OAKLAND — Liam Hendriks punched the air with his right arm, spun around to his left and let out a scream.
The groundout that ended the A’s series-clinching win over the New York Yankees capped a five-out save for Hendriks, who entered the game with runners on first and third in the eighth and proceeded to retire the next five men in order — the 1-5 hitters in the Yankees lineup.
Out of the shadow of A.J. Puk’s major-league debut on Wednesday night, Hendriks — designated for assignment 14 months ago — emerged with the best performance of his All-Star season — perhaps of his career. His five-out save secured a series win over the best team in the American League just three days after the A’s took three of four from the AL West-leading Houston Astros.
“When you come into that kind of situation,” Hendriks said, “it’s always nice to get out of it.”
While the argument for Oakland’s most important player begins with players like Matt Chapman, Marcus Semien and Mike Fiers, Hendriks is firmly in the mix because of outings like his performance Wednesday night.
His ascent has gone a long way to hold together a bullpen that has suffered injuries and inconsistency from its top two arms of 2018 – Lou Trivino and Blake Treinen.
“It’s just been a nice rise for him to get into this role,” said manager Bob Melvin. “Certainly for us, too, because I don’t know where we’d be without him.”
Tasked with shutting down the Yankees after a shaky debut from Puk, Hendriks struck out the top two hitters in the Yankees lineup – D.J. LeMahieu and Aaron Judge – to end the inning.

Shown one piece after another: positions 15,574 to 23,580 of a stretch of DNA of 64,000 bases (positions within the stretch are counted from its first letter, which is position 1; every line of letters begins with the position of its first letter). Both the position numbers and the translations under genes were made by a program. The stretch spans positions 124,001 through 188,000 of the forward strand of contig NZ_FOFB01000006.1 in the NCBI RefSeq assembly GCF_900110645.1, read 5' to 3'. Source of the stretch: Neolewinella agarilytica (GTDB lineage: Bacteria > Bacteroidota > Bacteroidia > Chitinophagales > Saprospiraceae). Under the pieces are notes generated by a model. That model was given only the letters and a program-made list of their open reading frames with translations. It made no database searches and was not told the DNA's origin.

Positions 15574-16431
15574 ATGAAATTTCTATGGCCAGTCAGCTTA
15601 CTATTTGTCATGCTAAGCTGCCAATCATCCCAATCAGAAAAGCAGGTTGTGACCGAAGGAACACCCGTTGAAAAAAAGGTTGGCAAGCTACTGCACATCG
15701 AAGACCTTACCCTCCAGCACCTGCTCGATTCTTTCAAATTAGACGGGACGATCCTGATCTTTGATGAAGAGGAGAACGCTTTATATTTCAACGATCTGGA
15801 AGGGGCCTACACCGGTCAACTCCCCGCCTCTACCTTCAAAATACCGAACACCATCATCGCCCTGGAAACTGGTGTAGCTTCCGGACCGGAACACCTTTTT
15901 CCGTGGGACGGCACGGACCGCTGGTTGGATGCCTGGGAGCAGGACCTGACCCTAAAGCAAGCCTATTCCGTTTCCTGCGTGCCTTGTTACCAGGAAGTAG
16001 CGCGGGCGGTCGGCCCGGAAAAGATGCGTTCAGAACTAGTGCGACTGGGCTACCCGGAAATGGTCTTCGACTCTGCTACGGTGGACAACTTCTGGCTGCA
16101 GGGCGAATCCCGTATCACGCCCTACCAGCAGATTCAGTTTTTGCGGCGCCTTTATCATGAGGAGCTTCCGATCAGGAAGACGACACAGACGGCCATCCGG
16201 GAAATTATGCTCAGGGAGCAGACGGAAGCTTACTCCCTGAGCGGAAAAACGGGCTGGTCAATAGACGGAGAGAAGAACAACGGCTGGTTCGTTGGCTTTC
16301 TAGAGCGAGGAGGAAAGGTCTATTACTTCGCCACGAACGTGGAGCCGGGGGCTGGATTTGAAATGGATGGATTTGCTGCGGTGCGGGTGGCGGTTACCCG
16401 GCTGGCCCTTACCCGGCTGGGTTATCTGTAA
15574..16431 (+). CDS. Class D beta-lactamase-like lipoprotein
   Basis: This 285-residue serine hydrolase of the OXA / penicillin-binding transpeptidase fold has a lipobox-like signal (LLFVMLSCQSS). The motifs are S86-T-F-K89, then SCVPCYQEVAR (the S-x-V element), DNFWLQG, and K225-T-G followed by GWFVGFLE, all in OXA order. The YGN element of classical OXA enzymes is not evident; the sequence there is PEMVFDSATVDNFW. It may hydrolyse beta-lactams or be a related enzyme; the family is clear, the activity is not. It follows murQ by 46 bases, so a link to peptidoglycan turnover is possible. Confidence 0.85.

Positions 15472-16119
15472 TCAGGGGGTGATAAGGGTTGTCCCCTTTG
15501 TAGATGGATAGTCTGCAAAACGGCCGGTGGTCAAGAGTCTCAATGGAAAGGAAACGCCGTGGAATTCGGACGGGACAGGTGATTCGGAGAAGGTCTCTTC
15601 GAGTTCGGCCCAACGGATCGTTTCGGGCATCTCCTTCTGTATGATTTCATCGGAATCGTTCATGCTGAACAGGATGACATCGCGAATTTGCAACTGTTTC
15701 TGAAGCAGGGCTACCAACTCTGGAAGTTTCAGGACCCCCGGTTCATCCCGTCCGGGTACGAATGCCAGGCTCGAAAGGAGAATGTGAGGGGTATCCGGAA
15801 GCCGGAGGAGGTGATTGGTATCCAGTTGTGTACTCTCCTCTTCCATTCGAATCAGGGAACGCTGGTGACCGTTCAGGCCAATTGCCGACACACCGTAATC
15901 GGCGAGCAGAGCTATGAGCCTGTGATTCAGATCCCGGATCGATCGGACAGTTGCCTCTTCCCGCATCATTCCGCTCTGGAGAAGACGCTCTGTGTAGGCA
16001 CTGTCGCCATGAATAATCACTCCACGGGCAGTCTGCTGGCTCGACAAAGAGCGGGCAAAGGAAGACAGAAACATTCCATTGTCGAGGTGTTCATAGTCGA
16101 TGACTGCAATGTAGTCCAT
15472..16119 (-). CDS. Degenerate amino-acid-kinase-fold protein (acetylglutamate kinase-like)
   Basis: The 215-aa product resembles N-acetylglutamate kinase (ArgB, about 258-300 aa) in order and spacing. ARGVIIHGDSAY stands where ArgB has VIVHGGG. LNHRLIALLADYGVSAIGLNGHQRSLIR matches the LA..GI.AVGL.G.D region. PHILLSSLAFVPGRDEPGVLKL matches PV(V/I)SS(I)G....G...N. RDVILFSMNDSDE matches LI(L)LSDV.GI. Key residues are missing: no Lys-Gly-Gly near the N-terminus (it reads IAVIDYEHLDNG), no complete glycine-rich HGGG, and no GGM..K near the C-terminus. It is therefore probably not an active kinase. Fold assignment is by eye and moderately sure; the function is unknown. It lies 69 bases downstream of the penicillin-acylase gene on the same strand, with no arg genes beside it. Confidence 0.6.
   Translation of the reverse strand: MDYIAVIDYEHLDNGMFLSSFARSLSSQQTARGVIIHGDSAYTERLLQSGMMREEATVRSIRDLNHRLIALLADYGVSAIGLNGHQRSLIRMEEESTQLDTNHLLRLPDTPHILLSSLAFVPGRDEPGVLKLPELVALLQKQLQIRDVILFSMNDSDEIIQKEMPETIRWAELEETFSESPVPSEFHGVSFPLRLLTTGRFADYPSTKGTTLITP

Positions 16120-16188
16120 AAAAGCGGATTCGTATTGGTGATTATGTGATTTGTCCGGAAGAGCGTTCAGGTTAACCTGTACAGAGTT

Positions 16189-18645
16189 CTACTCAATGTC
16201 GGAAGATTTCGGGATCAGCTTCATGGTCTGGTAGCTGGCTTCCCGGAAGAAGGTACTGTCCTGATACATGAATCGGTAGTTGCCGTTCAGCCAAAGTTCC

Against Judge – who had tagged him for a two-run blast in their last matchup in a 7-2 loss in the 2018 AL Wild Card Game – Hendriks was undeterred.
“Obviously you know who he is, but it’s still a guy with a number and a bat,” Hendriks said of Judge. “It doesn’t matter what his name is. It doesn’t matter how big he is. My job is to go out there and get him out.”
On strike three, he unleashed a scream and swung clenched fists to his side.
“My biggest thing is I was trying to make sure I didn’t get too amped,” Hendriks said. “Once you scream and then you have to go back out again it’s not always the best scenario.”
Hendriks’ “emotional attack” would not come back to bite him, as he registered a clean ninth inning, retiring the heart of the New York order to complete the save.
“Going out there for a five-out save, it’s not the usual but it’s not something I’ve shied away from,” Hendriks said. “Whether it be a save situation or any other time throughout the game I’m going to be ready no matter what.”
Indeed, Hendriks has been used in a multitude of situations throughout the year, including six outings of two or more innings, the latest on July 3 against the Minnesota Twins.
Such a mentality has led to a breakout year for Hendriks, who was designated for assignment last June, only to return with refreshed mechanics, a renewed attitude and a bit more velocity to serve as Oakland’s opener down the stretch, a role he played in the wild card game, as well.
Now, in his first All-Star season, the Australian righty sports a 1.48 ERA and 93 strikeouts. Since being named the closer, Hendriks has 15 saves, a 1.40 ERA and 45 strikeouts to just two walks in 25 2/3 innings.
“We’re a bunch of misfit toys over here,” Hendriks said. “We’re just going out there and doing what we need to do.”
If the A’s are to make a deep run in October, Hendriks will be a big reason why.
“I’ll be ready no matter what,” Hendriks said. “I just wait for the phone call.”